A sufficient supply of genetic samples does not exist for comprehensive identification of autism risk alleles. Lee et al. (2010) established accuracy via clinical confirmation of a web-based approach to rapid phenotyping of autism using parent report of community diagnosis and scores on the SCQ-Lifetime.
To create a web-based, automated mechanism for large-scale rapid phenotyping and biomaterials collection.
· Eligibility: Aged 4-17 years; Simplex ASD (and one unaffected sibling, if any) or twin set with one or both siblings affected; Participation (or willingness to participate) in US autism registry/database (requiring professional diagnosis of ASD to join).
· A protocol was developed using LabCorp as the primary blood-draw collection, genomic purification and storage site.
· An online consent was integrated into the registry form/questionnaire set.
· Upon electronic consent, the system generates and emails the following materials to the consenting parent within 1 minute (a copy is also sent to the study’s email so that it can be resent upon request):
o Welcome Email;
o Instruction sheet (PDF attachment) stamped with child's name, Research ID, and DOB; contains link to LabCorp site and a social story;
o LabCorp Requisition (PDF attachment) stamped with child's Research ID, plus a second explanatory page for LabCorp staff. Does not contain PHI.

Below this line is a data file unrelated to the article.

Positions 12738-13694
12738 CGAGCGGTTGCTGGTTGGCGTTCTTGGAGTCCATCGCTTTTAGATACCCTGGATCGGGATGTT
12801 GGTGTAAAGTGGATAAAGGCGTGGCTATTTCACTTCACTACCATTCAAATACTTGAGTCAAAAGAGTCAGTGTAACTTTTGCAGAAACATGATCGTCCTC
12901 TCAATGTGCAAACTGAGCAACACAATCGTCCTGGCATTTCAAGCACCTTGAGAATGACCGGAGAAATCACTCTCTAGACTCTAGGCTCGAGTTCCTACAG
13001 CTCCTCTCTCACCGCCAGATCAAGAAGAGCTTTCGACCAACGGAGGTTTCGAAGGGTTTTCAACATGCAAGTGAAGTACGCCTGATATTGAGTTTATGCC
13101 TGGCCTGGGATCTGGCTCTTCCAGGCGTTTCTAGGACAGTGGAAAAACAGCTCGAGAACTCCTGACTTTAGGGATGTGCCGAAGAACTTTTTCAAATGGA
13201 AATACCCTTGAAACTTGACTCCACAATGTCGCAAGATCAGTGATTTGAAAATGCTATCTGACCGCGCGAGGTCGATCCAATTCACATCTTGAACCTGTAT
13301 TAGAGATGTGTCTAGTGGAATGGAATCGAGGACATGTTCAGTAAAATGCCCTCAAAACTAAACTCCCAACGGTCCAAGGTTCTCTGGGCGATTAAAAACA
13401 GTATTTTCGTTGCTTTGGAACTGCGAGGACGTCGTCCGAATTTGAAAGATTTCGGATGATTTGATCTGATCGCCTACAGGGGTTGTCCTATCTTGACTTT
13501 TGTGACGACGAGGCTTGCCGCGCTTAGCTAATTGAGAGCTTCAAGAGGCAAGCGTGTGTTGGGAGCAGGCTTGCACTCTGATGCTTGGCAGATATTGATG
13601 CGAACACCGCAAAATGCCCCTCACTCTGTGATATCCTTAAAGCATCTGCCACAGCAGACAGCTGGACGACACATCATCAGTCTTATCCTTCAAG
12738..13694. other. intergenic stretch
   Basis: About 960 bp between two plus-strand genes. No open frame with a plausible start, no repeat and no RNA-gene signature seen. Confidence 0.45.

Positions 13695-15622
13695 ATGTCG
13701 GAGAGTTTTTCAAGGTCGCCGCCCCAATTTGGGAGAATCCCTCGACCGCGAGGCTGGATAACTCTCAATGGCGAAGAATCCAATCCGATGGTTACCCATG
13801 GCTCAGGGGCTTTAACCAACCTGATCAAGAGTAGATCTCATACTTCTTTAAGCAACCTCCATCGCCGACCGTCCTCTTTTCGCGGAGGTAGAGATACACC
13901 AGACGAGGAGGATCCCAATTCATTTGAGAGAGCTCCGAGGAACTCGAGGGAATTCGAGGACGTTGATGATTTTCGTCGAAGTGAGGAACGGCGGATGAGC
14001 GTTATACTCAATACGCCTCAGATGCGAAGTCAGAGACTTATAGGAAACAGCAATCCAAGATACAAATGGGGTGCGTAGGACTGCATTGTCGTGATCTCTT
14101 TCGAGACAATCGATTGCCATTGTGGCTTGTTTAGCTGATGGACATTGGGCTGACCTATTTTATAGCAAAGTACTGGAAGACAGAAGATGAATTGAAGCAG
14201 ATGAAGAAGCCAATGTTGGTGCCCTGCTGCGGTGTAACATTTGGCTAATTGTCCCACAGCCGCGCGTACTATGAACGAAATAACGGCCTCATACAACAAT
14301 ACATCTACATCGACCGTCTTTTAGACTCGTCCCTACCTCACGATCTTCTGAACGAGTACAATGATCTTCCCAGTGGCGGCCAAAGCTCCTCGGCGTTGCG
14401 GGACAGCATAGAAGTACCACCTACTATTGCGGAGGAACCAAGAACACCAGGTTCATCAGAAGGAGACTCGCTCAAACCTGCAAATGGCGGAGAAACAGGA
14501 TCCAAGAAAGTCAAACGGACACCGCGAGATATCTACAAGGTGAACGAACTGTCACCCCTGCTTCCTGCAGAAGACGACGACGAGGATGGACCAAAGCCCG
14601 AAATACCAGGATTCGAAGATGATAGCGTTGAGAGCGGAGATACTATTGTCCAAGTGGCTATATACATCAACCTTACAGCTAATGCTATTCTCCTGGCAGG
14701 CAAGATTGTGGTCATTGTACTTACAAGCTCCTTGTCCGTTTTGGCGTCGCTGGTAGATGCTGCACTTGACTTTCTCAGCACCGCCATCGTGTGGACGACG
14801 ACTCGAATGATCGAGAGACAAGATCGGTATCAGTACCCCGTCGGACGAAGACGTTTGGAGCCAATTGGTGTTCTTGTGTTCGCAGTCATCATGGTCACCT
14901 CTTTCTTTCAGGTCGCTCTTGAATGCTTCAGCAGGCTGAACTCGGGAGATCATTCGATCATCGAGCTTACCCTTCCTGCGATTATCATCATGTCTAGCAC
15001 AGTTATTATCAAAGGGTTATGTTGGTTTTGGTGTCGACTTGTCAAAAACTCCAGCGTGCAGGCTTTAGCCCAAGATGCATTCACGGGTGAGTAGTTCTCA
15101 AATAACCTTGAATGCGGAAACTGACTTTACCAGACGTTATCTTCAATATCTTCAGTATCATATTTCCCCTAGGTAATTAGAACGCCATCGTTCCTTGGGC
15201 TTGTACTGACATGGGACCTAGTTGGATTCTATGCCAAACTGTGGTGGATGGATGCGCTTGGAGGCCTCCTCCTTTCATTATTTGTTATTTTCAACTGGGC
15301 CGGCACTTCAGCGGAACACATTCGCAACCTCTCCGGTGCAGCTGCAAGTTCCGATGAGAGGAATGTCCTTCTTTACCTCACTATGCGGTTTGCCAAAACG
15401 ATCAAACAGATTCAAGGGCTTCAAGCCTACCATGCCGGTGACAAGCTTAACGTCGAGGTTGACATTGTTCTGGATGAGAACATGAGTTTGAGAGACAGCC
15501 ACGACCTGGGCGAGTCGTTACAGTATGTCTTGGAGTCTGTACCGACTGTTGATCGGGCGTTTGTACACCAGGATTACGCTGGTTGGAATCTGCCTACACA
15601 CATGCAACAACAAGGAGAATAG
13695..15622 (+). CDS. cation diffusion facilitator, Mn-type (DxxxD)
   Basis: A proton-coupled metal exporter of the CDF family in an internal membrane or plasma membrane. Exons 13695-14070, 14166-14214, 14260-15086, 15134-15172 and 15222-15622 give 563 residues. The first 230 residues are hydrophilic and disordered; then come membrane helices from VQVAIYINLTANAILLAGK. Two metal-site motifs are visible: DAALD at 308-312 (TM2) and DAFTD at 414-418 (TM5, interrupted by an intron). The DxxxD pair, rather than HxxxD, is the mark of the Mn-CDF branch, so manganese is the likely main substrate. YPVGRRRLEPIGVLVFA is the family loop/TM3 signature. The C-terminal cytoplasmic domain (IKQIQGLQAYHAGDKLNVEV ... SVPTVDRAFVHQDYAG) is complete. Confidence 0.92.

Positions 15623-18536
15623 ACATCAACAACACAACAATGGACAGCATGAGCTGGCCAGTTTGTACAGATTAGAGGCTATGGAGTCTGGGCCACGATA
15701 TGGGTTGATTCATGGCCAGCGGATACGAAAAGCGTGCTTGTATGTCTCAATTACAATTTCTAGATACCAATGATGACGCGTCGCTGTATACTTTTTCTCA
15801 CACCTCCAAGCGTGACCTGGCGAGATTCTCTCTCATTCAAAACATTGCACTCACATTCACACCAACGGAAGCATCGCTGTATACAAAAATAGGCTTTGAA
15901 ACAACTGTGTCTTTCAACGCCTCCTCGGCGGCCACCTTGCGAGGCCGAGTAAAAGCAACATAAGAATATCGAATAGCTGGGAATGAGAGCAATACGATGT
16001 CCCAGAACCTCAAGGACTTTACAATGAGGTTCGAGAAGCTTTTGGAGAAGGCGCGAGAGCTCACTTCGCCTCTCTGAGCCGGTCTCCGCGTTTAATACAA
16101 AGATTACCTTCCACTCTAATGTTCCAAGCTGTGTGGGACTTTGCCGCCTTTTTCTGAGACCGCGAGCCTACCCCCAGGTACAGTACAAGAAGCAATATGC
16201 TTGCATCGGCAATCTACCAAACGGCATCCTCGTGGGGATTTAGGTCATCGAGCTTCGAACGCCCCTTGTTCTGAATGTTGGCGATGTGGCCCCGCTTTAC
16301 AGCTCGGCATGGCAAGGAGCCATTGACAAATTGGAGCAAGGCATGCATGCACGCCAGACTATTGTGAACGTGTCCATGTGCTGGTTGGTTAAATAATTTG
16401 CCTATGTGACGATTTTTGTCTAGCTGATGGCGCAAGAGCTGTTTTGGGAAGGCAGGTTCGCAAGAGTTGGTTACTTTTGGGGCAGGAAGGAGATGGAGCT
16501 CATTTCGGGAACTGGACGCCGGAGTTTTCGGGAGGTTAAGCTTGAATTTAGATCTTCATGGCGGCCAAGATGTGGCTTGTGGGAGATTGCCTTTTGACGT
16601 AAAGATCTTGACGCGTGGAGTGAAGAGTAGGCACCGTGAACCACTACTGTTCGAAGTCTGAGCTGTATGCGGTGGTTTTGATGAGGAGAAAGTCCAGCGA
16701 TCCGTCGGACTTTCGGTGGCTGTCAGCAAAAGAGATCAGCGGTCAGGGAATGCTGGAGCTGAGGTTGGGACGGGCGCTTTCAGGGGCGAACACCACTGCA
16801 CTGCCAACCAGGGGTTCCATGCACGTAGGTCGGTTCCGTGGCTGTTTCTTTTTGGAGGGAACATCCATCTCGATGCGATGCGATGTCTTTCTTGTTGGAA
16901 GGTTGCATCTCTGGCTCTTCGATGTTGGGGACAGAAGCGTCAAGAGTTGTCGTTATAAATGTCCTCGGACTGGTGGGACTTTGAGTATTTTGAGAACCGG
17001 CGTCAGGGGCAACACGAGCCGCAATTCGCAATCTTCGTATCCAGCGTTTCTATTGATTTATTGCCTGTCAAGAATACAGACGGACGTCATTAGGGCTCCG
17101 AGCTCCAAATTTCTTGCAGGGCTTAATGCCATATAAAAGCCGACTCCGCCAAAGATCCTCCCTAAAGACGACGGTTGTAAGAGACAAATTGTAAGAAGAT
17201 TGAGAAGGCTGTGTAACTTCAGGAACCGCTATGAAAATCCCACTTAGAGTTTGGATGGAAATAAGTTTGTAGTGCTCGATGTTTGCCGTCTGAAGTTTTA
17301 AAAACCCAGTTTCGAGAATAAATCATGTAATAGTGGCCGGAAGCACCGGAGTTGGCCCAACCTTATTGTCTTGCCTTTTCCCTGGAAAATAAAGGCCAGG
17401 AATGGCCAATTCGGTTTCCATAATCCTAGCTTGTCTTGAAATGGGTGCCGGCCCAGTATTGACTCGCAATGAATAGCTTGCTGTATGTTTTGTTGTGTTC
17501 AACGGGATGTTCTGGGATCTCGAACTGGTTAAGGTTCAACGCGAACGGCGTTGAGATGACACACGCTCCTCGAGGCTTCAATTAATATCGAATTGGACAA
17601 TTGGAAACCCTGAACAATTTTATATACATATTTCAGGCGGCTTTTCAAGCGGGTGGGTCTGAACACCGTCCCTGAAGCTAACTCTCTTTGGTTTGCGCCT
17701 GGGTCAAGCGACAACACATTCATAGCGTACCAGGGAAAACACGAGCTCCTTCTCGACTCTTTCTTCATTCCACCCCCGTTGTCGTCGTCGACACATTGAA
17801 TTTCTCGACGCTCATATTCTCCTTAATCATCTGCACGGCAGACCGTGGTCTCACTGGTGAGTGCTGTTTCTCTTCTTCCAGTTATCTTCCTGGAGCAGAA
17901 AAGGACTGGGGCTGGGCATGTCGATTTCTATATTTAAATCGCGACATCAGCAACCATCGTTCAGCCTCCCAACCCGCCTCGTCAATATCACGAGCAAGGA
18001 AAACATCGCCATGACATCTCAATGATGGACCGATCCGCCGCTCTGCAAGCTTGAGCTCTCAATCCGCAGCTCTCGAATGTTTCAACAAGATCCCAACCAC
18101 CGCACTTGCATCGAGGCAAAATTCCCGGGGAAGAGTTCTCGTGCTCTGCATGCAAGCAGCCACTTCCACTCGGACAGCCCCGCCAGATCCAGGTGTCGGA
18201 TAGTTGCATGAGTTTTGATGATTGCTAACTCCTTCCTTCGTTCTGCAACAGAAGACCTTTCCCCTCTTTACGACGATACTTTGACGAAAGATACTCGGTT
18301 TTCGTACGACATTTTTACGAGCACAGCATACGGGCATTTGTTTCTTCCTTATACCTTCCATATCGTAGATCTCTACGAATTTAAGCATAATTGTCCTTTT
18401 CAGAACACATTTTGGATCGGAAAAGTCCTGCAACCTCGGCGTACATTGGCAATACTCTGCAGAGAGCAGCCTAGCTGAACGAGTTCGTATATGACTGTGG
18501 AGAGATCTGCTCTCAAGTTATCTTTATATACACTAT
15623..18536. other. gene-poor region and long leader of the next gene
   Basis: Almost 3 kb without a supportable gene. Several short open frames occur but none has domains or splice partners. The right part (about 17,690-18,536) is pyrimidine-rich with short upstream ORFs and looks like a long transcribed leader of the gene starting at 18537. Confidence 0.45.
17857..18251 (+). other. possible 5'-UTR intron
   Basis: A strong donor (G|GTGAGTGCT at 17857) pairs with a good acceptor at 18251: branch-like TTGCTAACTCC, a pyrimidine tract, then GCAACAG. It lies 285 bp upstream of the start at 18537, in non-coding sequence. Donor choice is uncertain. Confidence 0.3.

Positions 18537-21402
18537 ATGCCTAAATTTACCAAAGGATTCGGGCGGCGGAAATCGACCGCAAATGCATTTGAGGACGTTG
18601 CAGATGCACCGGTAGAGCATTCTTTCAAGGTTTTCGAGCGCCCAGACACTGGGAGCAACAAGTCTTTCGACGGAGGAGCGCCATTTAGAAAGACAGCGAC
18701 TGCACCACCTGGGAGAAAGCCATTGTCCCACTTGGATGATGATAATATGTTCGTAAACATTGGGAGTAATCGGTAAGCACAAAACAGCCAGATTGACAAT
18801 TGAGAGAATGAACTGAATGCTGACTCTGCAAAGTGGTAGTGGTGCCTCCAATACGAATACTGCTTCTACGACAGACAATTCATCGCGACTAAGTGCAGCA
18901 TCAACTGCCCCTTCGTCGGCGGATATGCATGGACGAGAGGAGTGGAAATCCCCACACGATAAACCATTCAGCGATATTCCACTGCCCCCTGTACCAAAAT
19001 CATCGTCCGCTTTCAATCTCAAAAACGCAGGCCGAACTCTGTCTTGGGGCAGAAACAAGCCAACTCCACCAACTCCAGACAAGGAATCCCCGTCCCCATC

· Within one minute of receipt of weekly LabCorp report, the system generates emails containing Amazon gift codes. If a completed SCQ-Lifetime is not detected, the system generates an “SCQ reminder” email. Once the subject completes the SCQ-Lifetime, the system generates the “gift code” email.
· An email is generated and sent to the study email box when an unconsented child has “aged out” of the study. Currently, manual intervention is required to check whether siblings should be added or removed from the study, although a web-based tool helps staff add or remove subjects.
· A web-based tracking system indicates status, days-since-consent, distance from nearest LabCorp, email, etc. This is used in reporting and in follow-up communications with parents of children consented but for whom we have no record of the blood-draw being completed.
· A study was performed to determine barriers to completion of blood-draw among consented participants. As a result, the follow-up procedure includes forwarding of the original welcome email and attachments (which, in many cases, have been misplaced). We are also developing an alternative mechanism to enable participation for those unable to reach a LabCorp site.
· Currently, children are not automatically added to the study: a list of qualifying children is uploaded into the system, which then assigns the online consent into each child’s form/questionnaire set.
· As of 12/10/2010, 433 children (affected=271, 63%) from 43 US states have been consented, with 121 (affected=72, 60%) reported as completing the blood-draw so far.
· The system has enough capacity to handle all requests without concern for oversaturation.
· Automation of the workflow has minimized staffing needs.
Web-based automation of subject recruitment and coordination of sample collection has been shown to be successful and cost effective.